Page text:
According to Wikipedia : "A disease is a particular abnormal condition that negatively affects the structure or function of all or part of an organism, and that is not due to any immediate external injury. Diseases are often known to be medical conditions that are associated with specific signs and symptoms." Watch this video to understand the disease of addiction, high conflict divorce, and domestic violence.
A disease is an entity that can be diagnostically identified as “abnormalities not in a patient’s clinical (normal/healthy) state, for example fever, jaundice or chest pain, and that those abnormalities exist in a single paraclinical entity”.
The paraclinical abnormalities of the disease can be diagnostically cited in the following terms:
The principal “lesion” of each such paraclinical disease has an associated spectrum of diverse clinical manifestations that may not always occur specifically or consistently.
Courtesy of Dr. Alvan R. Feinstein, in his essay entitled Science, Clinical Medicine, and the Spectrum of Disease published in The Textbook of Medicine by Dr. Paul Beeson.
Domestic Violence is its own disease of addiction just like alcoholism, gambling addiction, or drug addiction. Contrary to popular belief, DV does not require the presence of physical or sexual abuse. The psychopathology and repetitive behavior patterns seen in a bitter divorce are similar to those of DV.
The principal “lesion” of each such paraclinical disease has an associated spectrum of diverse clinical manifestations that may not always occur specifically or consistently. On the DV spectrum of disease, DV presents with many different variations (ie. physical abuse in one person and financial abuse in another).
Also of importance is that just as in PTSD (post traumatic stress disorder), there is a wide spectrum of variations in the severity or acuity of a victim’s response to the psychological trauma of domestic violence.
It is important to recognize DV as it’s own disease of addiction with a wide array of presentations. This is because similar to what can be expected to occur with any other disease process, addressing just a single symptom of a larger pathophysiological process does not cure the disease, and it does not prevent other expressions of the disease from recurring. Victims of any disease process, such as those victim to the disease of diabetes, experience a greater severity of untoward effects when an undiagnosed condition is left untreated. Additionally, victims of any untreated disease process experience a greater probability of untoward long term complications. In the case of diabetes, this can manifest in renal insufficiency, neuropathy, poor circulation especially to the distal extremities resulting in gangrene, and poor wound healing after surgery. If DV were to be recognized as a disease, this would allow for earlier detection rates of DV, the ability to more effectively target treatment at the distinct pathophysiology of the disease of DV, which is separate and distinct from the treatment of a similar and sometimes overlapping diseases such as alcoholism, gambling addiction, or substance abuse/addiction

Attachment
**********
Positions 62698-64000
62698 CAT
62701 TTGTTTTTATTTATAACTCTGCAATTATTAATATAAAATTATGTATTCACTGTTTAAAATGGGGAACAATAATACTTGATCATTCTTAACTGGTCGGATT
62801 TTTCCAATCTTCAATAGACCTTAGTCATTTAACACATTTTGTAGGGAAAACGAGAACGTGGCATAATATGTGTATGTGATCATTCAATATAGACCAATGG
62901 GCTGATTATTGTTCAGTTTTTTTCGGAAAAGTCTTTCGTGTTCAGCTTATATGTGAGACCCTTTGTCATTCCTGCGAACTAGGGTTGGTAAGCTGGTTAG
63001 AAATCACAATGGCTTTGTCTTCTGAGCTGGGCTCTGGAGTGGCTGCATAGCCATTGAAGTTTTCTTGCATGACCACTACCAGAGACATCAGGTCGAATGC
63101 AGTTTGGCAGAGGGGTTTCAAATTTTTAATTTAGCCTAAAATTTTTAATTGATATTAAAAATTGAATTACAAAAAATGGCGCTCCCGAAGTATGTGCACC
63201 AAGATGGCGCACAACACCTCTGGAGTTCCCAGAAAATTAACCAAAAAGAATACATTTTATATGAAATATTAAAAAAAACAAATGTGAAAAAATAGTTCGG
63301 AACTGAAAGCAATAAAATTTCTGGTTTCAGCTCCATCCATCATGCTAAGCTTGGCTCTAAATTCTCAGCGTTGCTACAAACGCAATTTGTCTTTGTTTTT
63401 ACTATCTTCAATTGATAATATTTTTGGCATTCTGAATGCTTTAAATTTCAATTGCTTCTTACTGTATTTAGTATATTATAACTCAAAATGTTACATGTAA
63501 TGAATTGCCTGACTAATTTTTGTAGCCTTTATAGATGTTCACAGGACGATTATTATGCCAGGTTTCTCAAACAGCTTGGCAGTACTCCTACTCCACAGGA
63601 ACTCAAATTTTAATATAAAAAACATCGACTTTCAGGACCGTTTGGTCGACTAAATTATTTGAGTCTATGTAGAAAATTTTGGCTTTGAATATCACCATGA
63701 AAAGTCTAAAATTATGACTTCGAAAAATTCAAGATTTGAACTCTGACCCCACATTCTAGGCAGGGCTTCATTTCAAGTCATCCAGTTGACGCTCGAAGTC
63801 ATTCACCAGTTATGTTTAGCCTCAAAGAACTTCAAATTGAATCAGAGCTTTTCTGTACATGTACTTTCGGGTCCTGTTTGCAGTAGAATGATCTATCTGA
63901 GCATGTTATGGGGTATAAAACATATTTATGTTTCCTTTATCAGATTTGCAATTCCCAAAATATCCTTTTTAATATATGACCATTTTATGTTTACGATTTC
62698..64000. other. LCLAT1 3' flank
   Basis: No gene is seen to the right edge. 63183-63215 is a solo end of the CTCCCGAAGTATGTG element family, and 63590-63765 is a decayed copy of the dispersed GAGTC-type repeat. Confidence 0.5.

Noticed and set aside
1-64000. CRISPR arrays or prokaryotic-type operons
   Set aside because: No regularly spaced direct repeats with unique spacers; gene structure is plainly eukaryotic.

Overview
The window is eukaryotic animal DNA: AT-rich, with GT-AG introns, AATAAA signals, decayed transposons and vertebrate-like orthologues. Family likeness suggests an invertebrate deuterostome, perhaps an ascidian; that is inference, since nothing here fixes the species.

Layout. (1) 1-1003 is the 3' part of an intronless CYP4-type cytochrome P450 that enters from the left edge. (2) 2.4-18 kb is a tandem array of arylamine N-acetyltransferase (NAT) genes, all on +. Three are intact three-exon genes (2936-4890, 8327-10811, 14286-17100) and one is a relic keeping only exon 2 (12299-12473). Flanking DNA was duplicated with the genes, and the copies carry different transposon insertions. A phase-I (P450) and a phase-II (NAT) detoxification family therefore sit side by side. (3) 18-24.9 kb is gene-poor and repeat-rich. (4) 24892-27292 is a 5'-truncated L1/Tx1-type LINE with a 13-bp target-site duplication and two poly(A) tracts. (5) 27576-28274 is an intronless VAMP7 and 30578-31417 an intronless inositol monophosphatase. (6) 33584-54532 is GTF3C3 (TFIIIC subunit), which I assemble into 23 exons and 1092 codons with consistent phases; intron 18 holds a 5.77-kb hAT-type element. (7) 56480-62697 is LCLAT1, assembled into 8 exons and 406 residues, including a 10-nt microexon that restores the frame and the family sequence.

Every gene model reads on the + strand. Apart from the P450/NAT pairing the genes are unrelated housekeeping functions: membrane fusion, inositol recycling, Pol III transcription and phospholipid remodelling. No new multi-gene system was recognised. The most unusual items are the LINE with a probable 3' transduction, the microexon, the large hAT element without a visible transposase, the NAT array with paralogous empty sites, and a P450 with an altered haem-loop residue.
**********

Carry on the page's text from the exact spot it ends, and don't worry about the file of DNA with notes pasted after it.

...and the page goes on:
Alcoholism was first recognized as a disease in 1956 by the AMA. Among the many benefits of this decision as evidenced in the medical literature, designating alcoholism as a disease, as opposed a simple repetitive behavioral pattern, resulted in improved recovery rates and decreased psychological trauma to the victim of the disease process.
In court, victims of DV are often sent to jail for committing a crime rather than sent to rehab or therapy to get help for their addiction to the need to be needed.If divorce and domestic violence could be recognized by the AMA as a disease, we could change the entire system and improve the quality of life for so many people. Between 960,000 and 3,000,000 incidents of domestic violence are reported each year, while many other incidents go unreported.The impact on our jail overcrowding alone would be astounding
If domestic violence was formally recognized as a disease by the AMA, just as alcoholism was acknowledged as a disease in 1956, then victims of the disease of DV could be sent to rehab instead of jail and receive the psychological help that they need and deserve. Have we as a society not failed her enough already?